Walking Cross-Town. Waxing and Waning.

Simon Birch

It’s Tuesday. 6 am.
The Metro-North train arrives at Grand Central.
I’m walking across town.
It’s there.
I’m, Unstoppable.

Today. It’s back.
The energy geyser bursting from the Center.
The Possibilities? Endless.
Hope?  Springs eternal.
Mystery source?  Soul. Powered. Soulerpowered.*

Other days.
The cauldron bubbles.
The witches’ brew stews.
Lethargy. Worry. Anxiety. Fatigue. Doubt.
Fully Present, in a Civil War of One.
It? It’s just not there.

William James had a bead on it.  The Human energizing. The sum-total of activities. Some outer. Some inner. Some muscular. Some emotional. Some moral. Some spiritual.  The waxing and waning in himself he is at times so well aware.  How to keep it an appreciable maximum? How not to let the level lapse? That is the great problem.

I feel this lapsing.
Mr. Miyagi’s Wax On, Wax off. [Read more…]

Word

black and white, photography

You are looking for the “right” word.

For a paper, an article, a story, a blog post, a presentation – – you’re trying to express a intense moment, a feeling, an emotion.

Words, sentences, paragraphs, a continuous stream flowing…your back and forth rhythm now rudely interrupted. You have hit The Wall. You can’t climb over without the Word.

It’s right there. On the tip of your tongue. Your mind is searching. You feel the Word. It’s Sizzling, Searing. The perfect Word to capture the moment, the feeling.

Yet, you come up Empty.

Your frustration grows. You use a substitute. You re-read the passage again, and again. The Word doesn’t fit. It doesn’t feel right. It’s an impostor. You go with it anyway. And it hangs, like an ill-fitting jacket or pair of oversized shoes.

Suppose we try to recall a forgotten name. The state of our consciousness is peculiar. There is a gap therein; but no mere gap. It is a gap that is intensely active. A sort of wraith of the name is in it, beckoning us in a given direction, making us at moments tingle with the sense of our closeness, and then letting us sink back without the longed-for term. If wrong names are proposed to us, this singularly definite gap acts immediately so as to negate them. They do not fit into its mould. And the gap of one word does not feel like the gap of another, all empty of content as both might seem necessarily to be when described as gaps. . . . The rhythm of a lost word may be there without a sound to clothe it; or the evanescent sense of something which is the initial vowel or consonant may mock us fitfully, without growing more distinct. Every one must know the tantalizing effect of the blank rhythm of some forgotten  verse, restlessly dancing in one’s mind, striving to be filling out with words.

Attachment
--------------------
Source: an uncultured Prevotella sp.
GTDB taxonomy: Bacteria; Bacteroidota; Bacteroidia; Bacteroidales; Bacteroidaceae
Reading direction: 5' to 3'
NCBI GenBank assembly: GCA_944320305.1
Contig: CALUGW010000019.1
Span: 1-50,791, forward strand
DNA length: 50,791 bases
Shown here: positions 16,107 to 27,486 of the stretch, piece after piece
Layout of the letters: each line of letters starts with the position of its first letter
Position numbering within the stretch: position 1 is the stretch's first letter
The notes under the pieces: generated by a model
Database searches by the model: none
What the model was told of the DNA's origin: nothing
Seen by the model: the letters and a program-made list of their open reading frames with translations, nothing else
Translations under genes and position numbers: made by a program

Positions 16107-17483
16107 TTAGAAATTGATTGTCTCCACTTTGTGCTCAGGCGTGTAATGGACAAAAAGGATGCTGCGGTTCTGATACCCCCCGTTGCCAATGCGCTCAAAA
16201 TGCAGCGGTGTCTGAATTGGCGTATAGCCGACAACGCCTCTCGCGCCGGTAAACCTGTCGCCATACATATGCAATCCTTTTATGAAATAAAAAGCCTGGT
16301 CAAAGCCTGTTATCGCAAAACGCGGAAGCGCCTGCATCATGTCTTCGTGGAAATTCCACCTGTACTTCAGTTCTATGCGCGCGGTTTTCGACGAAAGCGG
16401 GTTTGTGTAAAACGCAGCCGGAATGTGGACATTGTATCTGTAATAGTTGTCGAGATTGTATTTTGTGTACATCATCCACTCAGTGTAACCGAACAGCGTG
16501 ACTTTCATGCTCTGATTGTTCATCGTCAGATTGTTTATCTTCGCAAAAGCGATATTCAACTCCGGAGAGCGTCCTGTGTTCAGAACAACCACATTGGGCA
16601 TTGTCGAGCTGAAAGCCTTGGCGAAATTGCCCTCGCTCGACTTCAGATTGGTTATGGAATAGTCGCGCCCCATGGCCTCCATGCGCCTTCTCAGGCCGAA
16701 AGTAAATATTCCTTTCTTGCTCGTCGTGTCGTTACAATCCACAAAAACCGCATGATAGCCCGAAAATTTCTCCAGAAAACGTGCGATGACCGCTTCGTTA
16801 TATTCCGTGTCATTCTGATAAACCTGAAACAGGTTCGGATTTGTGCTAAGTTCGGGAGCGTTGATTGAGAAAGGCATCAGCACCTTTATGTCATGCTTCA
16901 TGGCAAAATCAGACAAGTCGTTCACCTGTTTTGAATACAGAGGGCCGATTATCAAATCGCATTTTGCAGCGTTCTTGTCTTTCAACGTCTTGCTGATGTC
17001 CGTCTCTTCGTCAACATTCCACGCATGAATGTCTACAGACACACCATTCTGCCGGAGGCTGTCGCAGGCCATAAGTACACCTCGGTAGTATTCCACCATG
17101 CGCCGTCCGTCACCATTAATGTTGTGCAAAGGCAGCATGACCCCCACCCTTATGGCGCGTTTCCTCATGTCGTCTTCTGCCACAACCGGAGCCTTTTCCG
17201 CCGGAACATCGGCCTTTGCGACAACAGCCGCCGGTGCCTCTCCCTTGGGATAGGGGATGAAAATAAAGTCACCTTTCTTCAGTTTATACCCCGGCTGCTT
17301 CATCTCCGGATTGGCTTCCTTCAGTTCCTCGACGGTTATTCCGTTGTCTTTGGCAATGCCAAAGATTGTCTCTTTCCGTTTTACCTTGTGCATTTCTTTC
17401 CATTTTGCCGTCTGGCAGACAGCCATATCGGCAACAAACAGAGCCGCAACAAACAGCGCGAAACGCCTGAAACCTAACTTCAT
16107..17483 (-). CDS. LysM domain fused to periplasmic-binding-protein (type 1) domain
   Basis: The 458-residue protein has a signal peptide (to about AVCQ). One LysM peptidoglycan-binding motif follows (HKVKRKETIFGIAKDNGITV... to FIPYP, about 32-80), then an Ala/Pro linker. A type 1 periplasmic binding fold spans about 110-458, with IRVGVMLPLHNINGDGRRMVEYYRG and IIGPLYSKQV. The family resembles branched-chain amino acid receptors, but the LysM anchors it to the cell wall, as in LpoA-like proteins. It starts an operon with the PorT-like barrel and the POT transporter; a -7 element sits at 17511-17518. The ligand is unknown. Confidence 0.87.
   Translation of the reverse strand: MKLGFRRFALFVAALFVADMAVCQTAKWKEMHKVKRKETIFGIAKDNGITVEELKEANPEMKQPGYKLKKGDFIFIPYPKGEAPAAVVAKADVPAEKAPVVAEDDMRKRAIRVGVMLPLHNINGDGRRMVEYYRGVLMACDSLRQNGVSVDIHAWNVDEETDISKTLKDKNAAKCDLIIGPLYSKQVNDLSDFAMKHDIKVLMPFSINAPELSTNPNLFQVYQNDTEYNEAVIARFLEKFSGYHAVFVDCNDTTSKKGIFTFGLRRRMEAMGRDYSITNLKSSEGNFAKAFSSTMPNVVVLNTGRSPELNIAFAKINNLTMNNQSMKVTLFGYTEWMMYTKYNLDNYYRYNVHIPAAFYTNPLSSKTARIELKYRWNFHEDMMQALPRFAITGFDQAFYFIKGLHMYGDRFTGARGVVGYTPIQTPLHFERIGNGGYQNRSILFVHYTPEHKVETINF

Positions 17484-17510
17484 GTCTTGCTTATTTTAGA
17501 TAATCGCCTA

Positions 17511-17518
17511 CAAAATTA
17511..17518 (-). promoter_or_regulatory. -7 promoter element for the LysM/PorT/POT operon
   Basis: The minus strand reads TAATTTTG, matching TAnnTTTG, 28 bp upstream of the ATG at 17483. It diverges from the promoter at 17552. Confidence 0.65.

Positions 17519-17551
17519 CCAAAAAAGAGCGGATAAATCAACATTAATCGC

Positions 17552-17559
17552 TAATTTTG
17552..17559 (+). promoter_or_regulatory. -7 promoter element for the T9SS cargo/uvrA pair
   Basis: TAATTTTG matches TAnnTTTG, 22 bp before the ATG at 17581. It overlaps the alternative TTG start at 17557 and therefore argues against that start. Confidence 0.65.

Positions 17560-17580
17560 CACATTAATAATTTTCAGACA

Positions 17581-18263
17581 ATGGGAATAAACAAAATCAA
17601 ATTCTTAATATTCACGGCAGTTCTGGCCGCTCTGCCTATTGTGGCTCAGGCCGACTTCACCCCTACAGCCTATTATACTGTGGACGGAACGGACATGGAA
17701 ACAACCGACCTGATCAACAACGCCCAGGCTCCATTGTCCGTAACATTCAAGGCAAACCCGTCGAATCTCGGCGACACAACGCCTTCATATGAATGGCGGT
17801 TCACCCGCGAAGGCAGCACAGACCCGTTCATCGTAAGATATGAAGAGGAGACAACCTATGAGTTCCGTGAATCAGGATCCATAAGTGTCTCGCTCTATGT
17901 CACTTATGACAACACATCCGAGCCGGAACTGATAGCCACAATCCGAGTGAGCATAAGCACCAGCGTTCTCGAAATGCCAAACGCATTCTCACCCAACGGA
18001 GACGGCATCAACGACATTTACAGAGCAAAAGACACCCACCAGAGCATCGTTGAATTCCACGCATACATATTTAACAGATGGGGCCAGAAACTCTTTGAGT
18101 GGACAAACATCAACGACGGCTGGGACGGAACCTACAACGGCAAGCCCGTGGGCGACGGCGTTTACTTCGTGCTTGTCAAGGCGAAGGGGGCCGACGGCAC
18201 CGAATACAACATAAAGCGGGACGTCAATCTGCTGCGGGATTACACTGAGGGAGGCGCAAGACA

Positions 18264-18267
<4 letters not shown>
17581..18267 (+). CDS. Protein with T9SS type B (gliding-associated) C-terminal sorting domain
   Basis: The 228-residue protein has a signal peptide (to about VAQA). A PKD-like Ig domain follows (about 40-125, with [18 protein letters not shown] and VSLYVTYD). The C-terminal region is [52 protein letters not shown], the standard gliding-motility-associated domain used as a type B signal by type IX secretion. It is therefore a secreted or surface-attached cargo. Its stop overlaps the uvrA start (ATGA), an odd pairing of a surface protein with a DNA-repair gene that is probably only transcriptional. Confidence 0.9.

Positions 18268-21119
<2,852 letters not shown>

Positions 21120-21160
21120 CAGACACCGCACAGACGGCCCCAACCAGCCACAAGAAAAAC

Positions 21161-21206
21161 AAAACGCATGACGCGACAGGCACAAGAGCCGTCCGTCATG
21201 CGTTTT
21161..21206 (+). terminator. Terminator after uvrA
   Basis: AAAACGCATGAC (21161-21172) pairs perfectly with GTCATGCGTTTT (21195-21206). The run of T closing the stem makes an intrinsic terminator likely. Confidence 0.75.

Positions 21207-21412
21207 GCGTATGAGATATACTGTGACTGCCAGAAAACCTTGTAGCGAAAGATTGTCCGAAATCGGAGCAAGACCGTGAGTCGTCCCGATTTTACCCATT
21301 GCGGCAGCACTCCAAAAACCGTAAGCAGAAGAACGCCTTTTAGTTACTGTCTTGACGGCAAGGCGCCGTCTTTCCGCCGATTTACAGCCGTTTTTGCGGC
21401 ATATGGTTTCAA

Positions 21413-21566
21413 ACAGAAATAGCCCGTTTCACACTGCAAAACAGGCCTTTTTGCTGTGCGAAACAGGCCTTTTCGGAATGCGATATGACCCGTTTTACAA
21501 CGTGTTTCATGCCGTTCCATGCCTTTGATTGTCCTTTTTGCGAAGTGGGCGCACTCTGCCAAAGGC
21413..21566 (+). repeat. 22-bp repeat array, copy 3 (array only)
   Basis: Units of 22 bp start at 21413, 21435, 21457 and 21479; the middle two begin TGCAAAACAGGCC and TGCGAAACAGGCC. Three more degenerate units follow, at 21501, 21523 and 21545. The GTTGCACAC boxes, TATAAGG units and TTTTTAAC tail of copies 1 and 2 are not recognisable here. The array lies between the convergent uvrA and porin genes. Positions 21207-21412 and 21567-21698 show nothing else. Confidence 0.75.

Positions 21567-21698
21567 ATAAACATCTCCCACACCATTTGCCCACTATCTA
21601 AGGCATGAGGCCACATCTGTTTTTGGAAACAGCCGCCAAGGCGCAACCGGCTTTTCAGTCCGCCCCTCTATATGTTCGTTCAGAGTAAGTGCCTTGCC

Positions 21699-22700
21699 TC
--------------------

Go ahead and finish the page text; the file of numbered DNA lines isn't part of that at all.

William James, 1890

And, then you read a poem that captures this, all of this.

Magic.

She’s gone and done it.
[Read more…]

Did you ever hear that one where 2 people meet in a room…

William James Quote


Source: pulpinsidefiction.  Quote: William James (1842-1910).  An American philosopher and psychologist who was also trained as a physician. The first educator to offer a psychology course in the United States, James was one of the leading thinkers of the late nineteenth century and is believed by many to be one of the most influential philosophers the United States has ever produced, while others have labelled him the “Father of American psychology.”

You are not your body. You are not your mind.

Swami Vivekananda

 

WSJ Magazine: What Did J.D. Salinger, Leo Tolstoy, and Sarah Bernhardt Have in CommonThe surprising—and continuing—influence of Swami Vivekananda, the pied piper of the global yoga movement. 

Fascinating article worth reading in its entirety on this man’s influence on Henry & William James, Leo Tolstoy, Salinger, Carl Jung and many others.  A few of my favorite excerpts:

“By the late 1960s, the most famous writer in America had become a recluse, having forsaken his dazzling career…While he no longer visited with his editors, he was keen to spend time with his spiritual teacher, Swami Nikhilananda…”

“Though the iconic author of ‘The Catcher in the Rye’ published his last story in 1965, he did not stop writing.  From the early 1950’s onward, he maintained a lively correspondence with several Vedanta monks and fellow devotees.  After all, the central guiding light of Salinger’s spiritual quest was the teachings of Vivekananda, the Calcutta born Monk who popularized Vedanta and yoga in the West at the end of the 19th century.

“These days yoga is offered up in classes and studios that have become as ubiquitous as Starbucks.  Vivekananda would have been puzzled, if not somewhat alarmed.  ‘As soon as I think of myself as a little body,’ he warned, ‘I want to preserve it, protect it, to keep it nice, at the expense of other bodies.  Then you and I become separate.’ For Vivekananda, yoga meant just one thing: “the realization of God.”

[Read more…]

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